After we passed Grand Marais, we made a brief stop at the Susie Islands Overlook. The overlook is perched 400 feet above Lake Superior where you can see the Susie Islands, an archipelago of thirteen islands off the North Shore in Lake Superior. The closest island, Susie Island, is located about a half mile off shore.
Susie Island was named after the daughter of the Falconer family who had lived on the island and mined copper ore in the early 1900’s. Today, Susie Island is protected under The Nature Conservancy and is home to the Francis Lee Jaques Memorial Preserve. I bet it is a beautiful place given its rugged remoteness.
We continued down the road for a few more miles until we reached our turn into Grand Portage State Park. It is literally right next to the U.S. Customs Border Patrol so you can’t miss it. The park has two options for seeing the waterfalls. You can hike the 5-mile round trip to Middle Falls along a rugged trail or you can simply take the shorter half-mile hike along a paved path to the High Falls. Since we had already done a hike with the kids in the morning and just had a very filling lunch, we opted to simply take the shorter hike to see the grand dame, the High Falls.
Grand Portage State Park lies within the Grand Portage Indian Reservation which is one of six bands of Chippewa that make up the Minnesota Chippewa Tribe. The area got its name from an ancient nine-mile trail or “portage” created by the American Indians that helped them bypass the perilous waterfall to reach Lake Superior. The trail became locally known as “The Grand Portage”.
As soon as we reached the High Falls, I could see why the American Indians needed to create the grand portage. Torrents of rushing water plunges down the High Falls into the Pigeon River below creating a gloriously wild and dangerous waterfall.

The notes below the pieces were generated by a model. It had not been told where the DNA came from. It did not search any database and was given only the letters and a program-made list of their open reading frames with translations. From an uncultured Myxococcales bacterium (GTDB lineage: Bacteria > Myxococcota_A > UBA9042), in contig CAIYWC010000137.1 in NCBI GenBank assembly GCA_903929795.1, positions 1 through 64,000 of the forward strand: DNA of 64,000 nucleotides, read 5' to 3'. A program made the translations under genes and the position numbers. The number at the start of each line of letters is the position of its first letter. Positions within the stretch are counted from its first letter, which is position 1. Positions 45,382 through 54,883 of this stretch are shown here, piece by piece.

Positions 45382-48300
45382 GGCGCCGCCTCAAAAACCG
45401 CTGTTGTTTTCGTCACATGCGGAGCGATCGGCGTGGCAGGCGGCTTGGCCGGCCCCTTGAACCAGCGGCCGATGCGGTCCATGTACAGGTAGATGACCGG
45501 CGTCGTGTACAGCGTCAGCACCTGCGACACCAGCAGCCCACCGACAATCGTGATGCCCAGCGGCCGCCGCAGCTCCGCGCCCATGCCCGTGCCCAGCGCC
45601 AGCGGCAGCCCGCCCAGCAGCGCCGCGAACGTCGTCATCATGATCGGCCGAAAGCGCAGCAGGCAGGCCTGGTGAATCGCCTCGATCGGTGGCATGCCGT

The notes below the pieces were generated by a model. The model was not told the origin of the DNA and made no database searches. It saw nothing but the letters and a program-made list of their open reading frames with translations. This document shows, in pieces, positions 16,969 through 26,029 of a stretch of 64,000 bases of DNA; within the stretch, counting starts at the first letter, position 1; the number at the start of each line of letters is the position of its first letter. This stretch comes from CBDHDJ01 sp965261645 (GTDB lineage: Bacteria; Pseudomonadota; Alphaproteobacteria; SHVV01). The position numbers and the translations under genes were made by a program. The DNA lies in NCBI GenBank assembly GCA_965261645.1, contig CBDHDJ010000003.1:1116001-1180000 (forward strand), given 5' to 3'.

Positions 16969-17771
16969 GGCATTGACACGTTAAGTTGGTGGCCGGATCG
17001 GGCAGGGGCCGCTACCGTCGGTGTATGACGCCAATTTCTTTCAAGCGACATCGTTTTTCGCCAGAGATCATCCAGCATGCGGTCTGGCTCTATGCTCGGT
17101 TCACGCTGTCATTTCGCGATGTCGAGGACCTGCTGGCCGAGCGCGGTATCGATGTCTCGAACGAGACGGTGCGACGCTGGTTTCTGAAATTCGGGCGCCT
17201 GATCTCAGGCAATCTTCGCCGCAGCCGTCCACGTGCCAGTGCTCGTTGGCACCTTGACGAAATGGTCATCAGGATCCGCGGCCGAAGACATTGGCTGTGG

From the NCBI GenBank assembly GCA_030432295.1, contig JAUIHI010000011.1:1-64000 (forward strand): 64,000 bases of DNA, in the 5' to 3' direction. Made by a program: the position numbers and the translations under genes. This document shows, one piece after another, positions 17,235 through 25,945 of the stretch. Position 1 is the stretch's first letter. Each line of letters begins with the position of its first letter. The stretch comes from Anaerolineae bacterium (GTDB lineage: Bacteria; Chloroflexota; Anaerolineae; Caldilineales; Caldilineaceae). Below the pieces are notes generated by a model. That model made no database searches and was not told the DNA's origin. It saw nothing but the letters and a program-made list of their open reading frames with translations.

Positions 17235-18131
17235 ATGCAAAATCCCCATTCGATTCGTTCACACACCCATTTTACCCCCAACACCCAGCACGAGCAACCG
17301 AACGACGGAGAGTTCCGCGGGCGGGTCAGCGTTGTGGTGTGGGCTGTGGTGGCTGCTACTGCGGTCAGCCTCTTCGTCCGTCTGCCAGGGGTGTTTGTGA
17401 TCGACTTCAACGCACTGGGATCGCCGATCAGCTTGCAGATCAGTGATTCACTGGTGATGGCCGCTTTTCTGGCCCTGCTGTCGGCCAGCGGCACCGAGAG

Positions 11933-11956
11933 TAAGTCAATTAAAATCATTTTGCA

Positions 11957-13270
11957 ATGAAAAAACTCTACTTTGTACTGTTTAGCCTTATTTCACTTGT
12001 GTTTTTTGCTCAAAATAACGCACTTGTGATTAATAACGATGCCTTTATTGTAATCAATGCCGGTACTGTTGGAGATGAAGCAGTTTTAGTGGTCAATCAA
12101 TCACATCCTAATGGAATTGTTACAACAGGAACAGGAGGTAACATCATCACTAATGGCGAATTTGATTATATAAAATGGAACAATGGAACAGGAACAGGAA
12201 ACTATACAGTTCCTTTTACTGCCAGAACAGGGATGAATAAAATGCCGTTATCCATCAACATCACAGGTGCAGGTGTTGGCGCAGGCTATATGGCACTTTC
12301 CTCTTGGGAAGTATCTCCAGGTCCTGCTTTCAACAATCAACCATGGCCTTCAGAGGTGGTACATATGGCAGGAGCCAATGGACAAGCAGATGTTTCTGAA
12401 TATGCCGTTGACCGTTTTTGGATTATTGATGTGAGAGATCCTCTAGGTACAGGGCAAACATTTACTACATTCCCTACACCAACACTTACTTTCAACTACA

There were a few interesting placards up near the falls the supplied the following tidbits of information:
- The Pigeon River is the international boundary of the U.S. and Canada.
- On average approximately 3200 gallons of water per second goes over the waterfalls.
- The waterfalls do not freeze in the winter. A sheet of ice 10-20 feet in thickness will cap the waterfalls but beneath this blanket of ice the water is always running. Inside the information center there is actually an amazing video capturing the High Falls as it nearly freezes in the winter.
- The High Falls are around 100-130 feet high, as high as a 10-13 story building.
There is a great lookout area high above the falls where I took this photo of my daughter Sophia. I love this photo as she watches in awe and wonder.
As I watched Sophia I couldn’t help but smile thinking back of myself when I was ten years old. Nature is quite extraordinary and it is good to love nature at a young age. We cannot protect and conserve that which we don’t love. Here’s to a future generation of conservationists! We will need them.
If you go:
Grand Portage State Park is located about 26 miles north of Grand Marais on State Highway 61. The park entrances is on the west side of the highway right before you reach the Customs Station at the Canadian border.